In the latter part of Mark 9, we read one of the more obscure sections of Mark’s Gospel account. It is does, however, reveal something of what was happening in the mind of Jesus’ disciples. Verse 38 informs us that they had encountered an individual who was casting out devils in the name of Jesus. The Scripture is silent on the identity of this man, but it is possible that he was one of the seventy who were sent out two by two as is recorded in Luke 10. It is, however, apparent that this guy was actually casting demons in Jesus’ name and that Jesus was not against him for doing this. There is a fair amount of irony in the text; after all, the disciples had just failed to cast a demon out of the boy brought to them by his father. It seems from the text that the disciples needed this humbling experience so they would cast themselves in dependence upon God’s power. It was while they were travelling on the road, immediately after utterly failing to cast the demon out of the boy, that we find the disciples disputing who would be the greatest in the coming kingdom. The misunderstanding of Jesus’ mission on earth is not an incidental part of the narrative because, rather than humbly serving with their Savior, these men were vying for position and prestige in what they thought would be an earthly kingdom.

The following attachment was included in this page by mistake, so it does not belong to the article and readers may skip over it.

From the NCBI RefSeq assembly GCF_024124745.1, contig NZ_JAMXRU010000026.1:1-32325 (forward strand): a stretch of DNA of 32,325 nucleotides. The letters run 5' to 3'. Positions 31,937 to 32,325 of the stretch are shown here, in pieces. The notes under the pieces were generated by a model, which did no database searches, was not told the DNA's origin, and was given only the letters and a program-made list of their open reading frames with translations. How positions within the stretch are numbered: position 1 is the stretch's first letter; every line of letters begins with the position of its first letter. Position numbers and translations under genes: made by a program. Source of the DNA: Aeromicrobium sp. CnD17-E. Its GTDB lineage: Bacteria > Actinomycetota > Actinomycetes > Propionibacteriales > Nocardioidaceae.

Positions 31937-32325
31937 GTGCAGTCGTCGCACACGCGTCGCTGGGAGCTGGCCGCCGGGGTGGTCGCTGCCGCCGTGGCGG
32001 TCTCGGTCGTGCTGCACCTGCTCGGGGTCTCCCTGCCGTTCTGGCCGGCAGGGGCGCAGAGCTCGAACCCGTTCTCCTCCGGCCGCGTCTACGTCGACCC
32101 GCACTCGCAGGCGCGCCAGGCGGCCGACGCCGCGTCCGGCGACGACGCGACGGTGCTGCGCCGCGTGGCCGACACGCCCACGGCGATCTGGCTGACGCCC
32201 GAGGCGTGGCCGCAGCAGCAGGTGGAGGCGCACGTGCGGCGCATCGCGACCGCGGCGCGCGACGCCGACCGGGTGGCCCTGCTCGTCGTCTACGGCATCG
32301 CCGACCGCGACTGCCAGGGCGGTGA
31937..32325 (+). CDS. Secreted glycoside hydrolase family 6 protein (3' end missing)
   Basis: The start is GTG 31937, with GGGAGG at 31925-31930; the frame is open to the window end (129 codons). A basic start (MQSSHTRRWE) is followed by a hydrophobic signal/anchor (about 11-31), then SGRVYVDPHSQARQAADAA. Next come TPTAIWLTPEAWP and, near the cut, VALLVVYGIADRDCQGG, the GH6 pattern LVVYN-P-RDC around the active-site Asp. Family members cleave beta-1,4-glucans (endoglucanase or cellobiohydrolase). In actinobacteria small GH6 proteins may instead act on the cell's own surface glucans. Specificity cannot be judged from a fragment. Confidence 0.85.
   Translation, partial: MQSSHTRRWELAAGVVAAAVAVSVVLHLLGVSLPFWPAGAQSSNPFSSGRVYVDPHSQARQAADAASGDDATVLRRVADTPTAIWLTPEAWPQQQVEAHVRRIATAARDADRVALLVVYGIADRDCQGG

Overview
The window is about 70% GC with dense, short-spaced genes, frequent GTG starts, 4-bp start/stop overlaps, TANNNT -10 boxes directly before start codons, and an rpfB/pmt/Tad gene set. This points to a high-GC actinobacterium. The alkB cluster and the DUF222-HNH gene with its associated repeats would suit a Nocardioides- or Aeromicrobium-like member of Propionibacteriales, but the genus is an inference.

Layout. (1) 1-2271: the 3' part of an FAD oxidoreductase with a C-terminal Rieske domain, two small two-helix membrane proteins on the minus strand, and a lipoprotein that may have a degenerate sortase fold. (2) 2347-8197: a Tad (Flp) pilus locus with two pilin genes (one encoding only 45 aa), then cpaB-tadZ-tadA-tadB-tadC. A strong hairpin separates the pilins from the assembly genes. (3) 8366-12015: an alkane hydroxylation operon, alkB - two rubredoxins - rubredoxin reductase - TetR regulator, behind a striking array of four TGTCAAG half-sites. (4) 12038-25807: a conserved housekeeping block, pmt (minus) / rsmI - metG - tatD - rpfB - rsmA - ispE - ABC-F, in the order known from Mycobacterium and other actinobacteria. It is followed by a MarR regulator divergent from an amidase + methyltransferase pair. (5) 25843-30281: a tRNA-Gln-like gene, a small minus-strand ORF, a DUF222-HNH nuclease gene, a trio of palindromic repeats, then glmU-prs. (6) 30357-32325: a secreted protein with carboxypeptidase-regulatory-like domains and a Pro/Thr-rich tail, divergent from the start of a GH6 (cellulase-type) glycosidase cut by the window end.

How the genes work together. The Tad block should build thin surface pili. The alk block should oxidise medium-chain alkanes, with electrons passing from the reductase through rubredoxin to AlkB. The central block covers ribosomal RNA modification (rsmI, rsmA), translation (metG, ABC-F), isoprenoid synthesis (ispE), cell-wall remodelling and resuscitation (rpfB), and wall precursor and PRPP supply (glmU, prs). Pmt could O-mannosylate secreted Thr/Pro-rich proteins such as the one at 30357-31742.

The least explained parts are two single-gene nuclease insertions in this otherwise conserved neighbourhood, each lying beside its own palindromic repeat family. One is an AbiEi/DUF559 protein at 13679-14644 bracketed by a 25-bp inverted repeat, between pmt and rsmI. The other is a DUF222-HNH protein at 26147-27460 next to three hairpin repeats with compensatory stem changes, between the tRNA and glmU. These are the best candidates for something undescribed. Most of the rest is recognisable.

With this backdrop, it is apparent Mark 9:38-50 that the disciples were forbidding others from serving Jesus out of pride and jealousy. Jesus went on to explain that it is better to have a millstone hanged on one’s neck and to be cast into the sea than to offend one of the “little ones”. He used the word “offend” four times in the remainder of the chapter. This word has its roots in the idea of setting a trap or impediment in someone’s way. It would be something that would cause another person to “trip up”. Jesus was warning that God takes it seriously when His disciples become or cause obstacles of spiritual growth. It seems that these obstacles are often rooted in pride, ambition, and jealousy.
When it comes to the Christian life, I’ve found that most offenses contain these elements. Certainly, misunderstandings and miscommunications happen, but it is the flat refusal to take ownership of when we are wrong, or the fear of what others might think if we were to admit our sins that causes the most damage. It is the desire to be first that makes us to walk over the people who we are called to love without regard to the damage we are doing. It is the desire to be right that makes us refuse to listen or admit when are wrong. The antidote to pride is the same humble disposition before God that Jesus called His disciples to exhibit. Today, by God’s grace, instead of seeking to be first, seek to serve in the humility of Christ.
Timothy Mickey | Youth Pastor
Rose Park Baptist Church | Holland, Michigan